Machinery and Maintenance
In order to conserve fuel and machinery energy use, Willard Downs, program chair for agricultural systems management, extension agricultural engineer at the University of Missouri and director of the Missouri AgrAbility Project; recommended that all tires on any machinery or vehicles be inflated to the recommended pressure, under-inflated tires waste energy. Additionally, air filters need to be changed on recommended schedules. He also outlines the following recommendations:

•    Radial tires generally require less energy
•    When possible, gear-up and throttle back

•    Cut the crop only low enough to ensure minimum harvesting loss
•    Harvest crops at the proper moisture content whenever possible (understanding that it may be necessary to harvest earlier due to weather conditions)

Fuel Storage:
•    Cover storage tanks where possible and/or paint them white or another light color
•    Do not store more fuel than is appropriate for the farm; use patterns and fuel market prices

Vehicles in General:
•    Maintain good maintenance on fuel and air-intake systems
•    Do not idle vehicles unnecessarily
•    For cold weather operation, electric engine heaters can reduce the amount of fuel consumed in warming engines to proper operating temperature

Field Operations:
•    Plan vehicle and machinery routes in a way which minimizes distances traveled, especially during harvest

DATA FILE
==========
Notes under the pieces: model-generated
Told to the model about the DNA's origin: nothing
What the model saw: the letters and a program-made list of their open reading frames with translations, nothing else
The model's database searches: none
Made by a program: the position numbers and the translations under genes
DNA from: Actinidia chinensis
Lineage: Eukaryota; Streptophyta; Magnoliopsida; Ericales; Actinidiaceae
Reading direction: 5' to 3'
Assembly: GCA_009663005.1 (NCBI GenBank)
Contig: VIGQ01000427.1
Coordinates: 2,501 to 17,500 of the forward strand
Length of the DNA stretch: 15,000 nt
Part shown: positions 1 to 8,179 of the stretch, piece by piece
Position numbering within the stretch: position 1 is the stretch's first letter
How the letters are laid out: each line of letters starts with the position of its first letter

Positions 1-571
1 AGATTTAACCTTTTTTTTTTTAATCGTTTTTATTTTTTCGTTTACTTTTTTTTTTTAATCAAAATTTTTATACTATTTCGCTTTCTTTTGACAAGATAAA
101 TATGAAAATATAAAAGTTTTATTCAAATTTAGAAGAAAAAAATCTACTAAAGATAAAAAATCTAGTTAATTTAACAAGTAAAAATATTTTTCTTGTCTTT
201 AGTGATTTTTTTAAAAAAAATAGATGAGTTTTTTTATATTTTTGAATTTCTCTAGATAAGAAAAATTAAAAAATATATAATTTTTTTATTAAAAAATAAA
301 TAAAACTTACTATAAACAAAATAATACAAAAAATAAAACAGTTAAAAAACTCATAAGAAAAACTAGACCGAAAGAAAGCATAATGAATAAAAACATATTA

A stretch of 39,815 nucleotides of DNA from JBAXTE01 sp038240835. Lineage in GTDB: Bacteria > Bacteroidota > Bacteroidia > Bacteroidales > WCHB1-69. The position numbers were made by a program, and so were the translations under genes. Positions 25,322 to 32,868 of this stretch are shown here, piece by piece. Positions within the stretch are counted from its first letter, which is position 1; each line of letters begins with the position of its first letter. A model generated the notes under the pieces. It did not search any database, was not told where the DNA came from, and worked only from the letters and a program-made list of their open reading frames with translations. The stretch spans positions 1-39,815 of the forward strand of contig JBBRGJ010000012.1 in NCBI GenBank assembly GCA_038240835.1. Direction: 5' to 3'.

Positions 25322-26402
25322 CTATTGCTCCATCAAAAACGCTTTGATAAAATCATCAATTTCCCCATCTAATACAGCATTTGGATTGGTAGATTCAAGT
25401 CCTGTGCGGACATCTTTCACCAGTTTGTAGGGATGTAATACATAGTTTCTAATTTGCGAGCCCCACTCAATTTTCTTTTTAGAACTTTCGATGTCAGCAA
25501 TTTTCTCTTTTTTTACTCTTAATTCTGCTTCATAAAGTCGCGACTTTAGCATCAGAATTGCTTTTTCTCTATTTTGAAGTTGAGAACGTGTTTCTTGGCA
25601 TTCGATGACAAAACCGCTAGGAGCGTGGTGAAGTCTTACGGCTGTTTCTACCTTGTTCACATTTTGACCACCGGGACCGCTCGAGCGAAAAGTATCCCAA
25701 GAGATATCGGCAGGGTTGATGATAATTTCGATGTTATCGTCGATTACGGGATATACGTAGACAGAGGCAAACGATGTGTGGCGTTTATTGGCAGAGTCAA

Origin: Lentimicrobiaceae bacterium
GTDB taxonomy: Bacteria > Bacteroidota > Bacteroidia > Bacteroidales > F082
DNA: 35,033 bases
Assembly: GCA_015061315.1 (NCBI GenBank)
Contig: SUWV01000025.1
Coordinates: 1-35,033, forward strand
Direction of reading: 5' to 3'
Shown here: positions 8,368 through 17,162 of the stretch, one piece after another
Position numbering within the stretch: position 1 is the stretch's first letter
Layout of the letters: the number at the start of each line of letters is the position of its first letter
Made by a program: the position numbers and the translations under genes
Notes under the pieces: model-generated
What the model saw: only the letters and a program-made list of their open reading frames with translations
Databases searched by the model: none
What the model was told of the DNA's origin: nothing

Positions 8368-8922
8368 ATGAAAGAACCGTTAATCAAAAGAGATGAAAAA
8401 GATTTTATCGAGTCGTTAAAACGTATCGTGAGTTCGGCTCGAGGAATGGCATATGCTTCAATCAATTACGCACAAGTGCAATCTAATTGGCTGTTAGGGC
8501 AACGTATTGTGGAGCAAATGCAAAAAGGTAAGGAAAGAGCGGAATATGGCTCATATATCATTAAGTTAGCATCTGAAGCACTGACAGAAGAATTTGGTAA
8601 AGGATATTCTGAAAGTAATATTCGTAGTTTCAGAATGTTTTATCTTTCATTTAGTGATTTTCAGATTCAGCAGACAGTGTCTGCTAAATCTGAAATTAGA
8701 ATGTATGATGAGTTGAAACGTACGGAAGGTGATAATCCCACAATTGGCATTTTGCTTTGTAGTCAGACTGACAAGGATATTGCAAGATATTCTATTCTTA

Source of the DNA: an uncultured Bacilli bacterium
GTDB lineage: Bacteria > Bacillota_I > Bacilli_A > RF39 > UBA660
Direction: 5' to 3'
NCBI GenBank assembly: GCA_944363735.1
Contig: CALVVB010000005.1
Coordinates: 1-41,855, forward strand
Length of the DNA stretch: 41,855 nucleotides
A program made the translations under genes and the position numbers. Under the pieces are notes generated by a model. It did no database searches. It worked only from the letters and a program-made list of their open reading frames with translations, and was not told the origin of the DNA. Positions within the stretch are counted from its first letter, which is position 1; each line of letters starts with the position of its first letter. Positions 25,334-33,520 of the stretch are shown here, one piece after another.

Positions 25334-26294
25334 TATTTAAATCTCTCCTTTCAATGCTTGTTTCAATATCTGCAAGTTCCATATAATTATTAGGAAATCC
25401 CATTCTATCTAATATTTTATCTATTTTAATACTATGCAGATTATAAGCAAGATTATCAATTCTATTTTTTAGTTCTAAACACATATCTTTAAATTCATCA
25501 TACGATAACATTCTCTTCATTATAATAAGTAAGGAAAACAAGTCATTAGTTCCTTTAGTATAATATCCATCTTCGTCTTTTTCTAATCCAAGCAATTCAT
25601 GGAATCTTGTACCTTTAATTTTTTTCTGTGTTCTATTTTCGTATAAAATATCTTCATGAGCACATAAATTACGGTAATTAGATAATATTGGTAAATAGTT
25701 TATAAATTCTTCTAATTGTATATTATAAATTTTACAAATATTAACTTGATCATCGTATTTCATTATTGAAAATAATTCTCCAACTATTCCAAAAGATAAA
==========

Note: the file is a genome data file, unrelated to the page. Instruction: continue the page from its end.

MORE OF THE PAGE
•    If possible, avoid operating machinery in fields that are excessively wet or soft
•    Choose minimum tillage practices when possible
•    Operate tillage equipment only as deep as required
•    Match tractors properly to the implements they will be powering/pulling
•    For tillage operations, generally avoid high drawbar loads and slow field speeds which result in excessive wheel slip and energy waste

Irrigation Pumps
“The irrigation pump must be the most neglected item on today’s modern farm,” said Chris Henry, assistant professor and water management engineer at the University of Arkansas’ Rice Research and Extension Center. “Often out of sight and out of the way, they are always expected to work when we need them the most. It is really amazing that they are as reliable as they are. It is because of this that there is tremendous opportunity to reduce cost, restore capacity and improve reliability.”
Henry recommended the following for irrigation pump maintenance.
•    Have a professional adjust pump bowls or clearance on vertical turbine pumps
•    Have a professional clear bacteria or encrustation on well screens
•    Routine replacement and repair of wear parts such as pump shafts, bearings and impellers. A good rule of thumb is to plan to pull and service a pump every 10-15 years for vertical turbines, even less for submersibles.
•    Measure and record pump output and capacity
•    Measure drawdown and depth to static water to assess pump condition and well capacity
•    Measure the energy use of the power unit to assess the cost of water for each irrigation pumping plant
•    From energy use and water flow information, the best speed to operate a pump can be found for electrical pumps with variable frequency drives

There are trained professionals that can test irrigation pumps, contact your local extension office, NRCS field office, Ducks Unlimited or your local pump dealer.


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